The filmmaker behind “Sherrybaby” (and the gripping social documentary “Nuyorican Dream”), Collyer hasn’t made a movie since 2006, but her latest, “Sunlight Jr.,” could easily act as the third in a trilogy about the the impoverished, the destitute and the depressed.
And severely depressed, “Sunlight Jr.” is. So much so that it may be too hard to watch for some viewers. Set in the indigent, trailer-park trash areas of Southern Florida, Collyer’s latest writer/directorial effort centers on a uneducated, penniless couple struggling to get by on minimum wage. Their daily struggle is doubly difficult to endure because Richie (Matt Dillon) is a paraplegic confined to a wheelchair. The best he can do is a small stipend of Medicare aid, disability compensation and selling off broken electronics that this handyman has fixed. To ease the grind he siphons gasoline from cars and indulges in a little too much booze to take off the edge. But Richie isn’t a bitter drunk, never feels sorry for himself and is always trying to be the man of the house despite his challenges.
Melissa (Naomi Watts) on the other hand is the breadwinner of the house -- make that the motel room they rent and the bills they suffer to pay each month. But her thankless minimum wage job at a convenience chain called Sunlight is little source of financial or emotional comfort. The manager is a sleazeball, the pay is pitiful, and soon she’s working dangerous graveyard hours. Exacerbating their difficulties is Justin (Norman Reedus), a greasy scumbag OxyContin dealer and the abusive ex-boyfriend that is stalking Melissa at work.
The couple's best reprieve, other than cigarettes and booze, is their copious, lustful lovemaking. Yes, Richie can’t walk, but fortunately for them, it’s still fully functioning downstairs (and yes, since this is a Laurie Collyer film and Naomi Watts stars, there’s plenty of naked raw sex and nudity). But on top of strained finances, a shitty boss and a harassing ex-boyfriend, the couple’s life takes a turn for the worse when they become pregnant. What is briefly a joyful occasion quickly becomes another increasingly difficult obstacle when Melissa’s store manager gives her late-night shifts and an emergency hospital visit lands them a $1,500 medical bill they don’t know how to pay.
Though Collyer always presents her characters with respect and dignity and her “Sunlight Jr.” drama is in many respects soulful, humanistic and an authentic portrait of the distressed and exploited have-nots, the picture is also unrelentingly bleak. Few rays of hope or sunlight enter the frames of this picture and every dire situation and circumstance grows into something more oppressively dark.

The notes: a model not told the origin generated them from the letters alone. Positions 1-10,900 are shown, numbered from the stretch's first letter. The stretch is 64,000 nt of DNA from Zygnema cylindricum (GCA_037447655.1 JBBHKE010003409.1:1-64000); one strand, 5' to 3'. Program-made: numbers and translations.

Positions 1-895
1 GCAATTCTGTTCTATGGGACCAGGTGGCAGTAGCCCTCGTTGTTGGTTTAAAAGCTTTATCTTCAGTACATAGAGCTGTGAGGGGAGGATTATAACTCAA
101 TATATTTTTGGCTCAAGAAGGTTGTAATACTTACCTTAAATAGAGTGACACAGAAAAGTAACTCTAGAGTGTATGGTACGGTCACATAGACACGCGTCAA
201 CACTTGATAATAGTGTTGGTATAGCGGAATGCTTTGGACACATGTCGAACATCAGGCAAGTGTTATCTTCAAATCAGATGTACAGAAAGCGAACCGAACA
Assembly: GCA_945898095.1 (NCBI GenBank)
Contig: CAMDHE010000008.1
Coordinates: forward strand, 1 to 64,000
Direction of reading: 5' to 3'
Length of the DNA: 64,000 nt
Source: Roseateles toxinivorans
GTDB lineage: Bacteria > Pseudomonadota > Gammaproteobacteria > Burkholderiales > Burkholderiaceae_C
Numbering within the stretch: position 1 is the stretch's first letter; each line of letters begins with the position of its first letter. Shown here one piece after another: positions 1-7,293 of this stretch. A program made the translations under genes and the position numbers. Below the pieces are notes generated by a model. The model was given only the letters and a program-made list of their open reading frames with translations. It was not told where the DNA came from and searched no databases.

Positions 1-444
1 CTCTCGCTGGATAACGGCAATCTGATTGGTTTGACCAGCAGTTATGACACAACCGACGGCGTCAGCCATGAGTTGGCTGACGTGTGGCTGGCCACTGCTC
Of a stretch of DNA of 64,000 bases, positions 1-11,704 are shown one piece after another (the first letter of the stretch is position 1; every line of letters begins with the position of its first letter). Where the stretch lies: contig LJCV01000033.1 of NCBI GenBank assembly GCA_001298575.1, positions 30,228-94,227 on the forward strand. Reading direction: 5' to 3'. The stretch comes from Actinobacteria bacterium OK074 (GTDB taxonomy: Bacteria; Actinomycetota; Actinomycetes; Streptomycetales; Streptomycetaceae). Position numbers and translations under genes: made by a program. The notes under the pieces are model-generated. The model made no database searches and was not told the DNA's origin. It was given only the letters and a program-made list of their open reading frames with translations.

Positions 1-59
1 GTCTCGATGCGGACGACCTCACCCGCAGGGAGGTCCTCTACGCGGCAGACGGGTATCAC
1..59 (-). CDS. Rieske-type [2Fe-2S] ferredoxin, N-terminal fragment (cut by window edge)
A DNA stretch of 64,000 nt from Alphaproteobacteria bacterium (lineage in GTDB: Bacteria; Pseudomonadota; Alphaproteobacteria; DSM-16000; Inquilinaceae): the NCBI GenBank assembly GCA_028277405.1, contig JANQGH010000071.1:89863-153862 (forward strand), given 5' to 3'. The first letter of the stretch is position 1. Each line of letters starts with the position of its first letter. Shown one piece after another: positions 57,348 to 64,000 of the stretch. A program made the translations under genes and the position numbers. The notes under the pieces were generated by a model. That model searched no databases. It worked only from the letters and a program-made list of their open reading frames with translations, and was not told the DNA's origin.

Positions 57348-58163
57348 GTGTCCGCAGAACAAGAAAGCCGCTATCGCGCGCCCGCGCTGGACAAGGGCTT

Matt Dillon and Naomi Watts anchor the picture with absorbing and impressive performances, but “Sunlight Jr." is also lacking much narrative. Or rather, Collyer is much less interested in narrative and three-act structure (which often give directionless pictures a little focus) than she is in her characters. This is to the picture’s benefit and detriment. On the one hand, the film and screenplay is smart enough to never explain how Richie got into a wheelchair (the worst case scenario being an expository line of dialogue that sticks out like a sore thumb). And it’s honest and doesn’t feel the need to add crime or one central dramatic plot device to lift the stakes or movie-ize the narrative. On the flip side of the coin, some even small concessions towards story could have made the drama feel less like an abject and merciless portrait of the underprivileged.
While the picture is not completely despondent, it’s far, far from the feel-good film of the year and this may limit its options, even in the arthouse circuit. Dinosaur Jr. frontman J. Mascis does the score, which mostly works when less is more, but sometimes you wish indie-rockers would seek a lending hand with more complex scenes -- quiet and loud aren’t nuanced enough for the emotional spectrum of character piece movies. Especially this one.
Unflinchingly honest and grim, “Sunlight Jr.” is a valuable piece of work from a filmmaker who has a distinctive voice and concerns. It’s good to have Collyer back after a seven-year absence from cinema and it’s important for someone like her to tell these stories of the undervalued and disadvantaged. Still, one can’t help but think about her previous effort, “Sherrybaby,” the Golden Globe-nominated indie that chronicled some similar brutal realities with the social realism milieu. Equally dark and also centering on excruciatingly damaged and dysfunctional characters, it somehow managed that tonal livewire dance of blending genuinely dire circumstances with hope and a little more narrative. In contrast, this is a similar difficult-to-survive ocean of pain, minus the life preserver. [B-]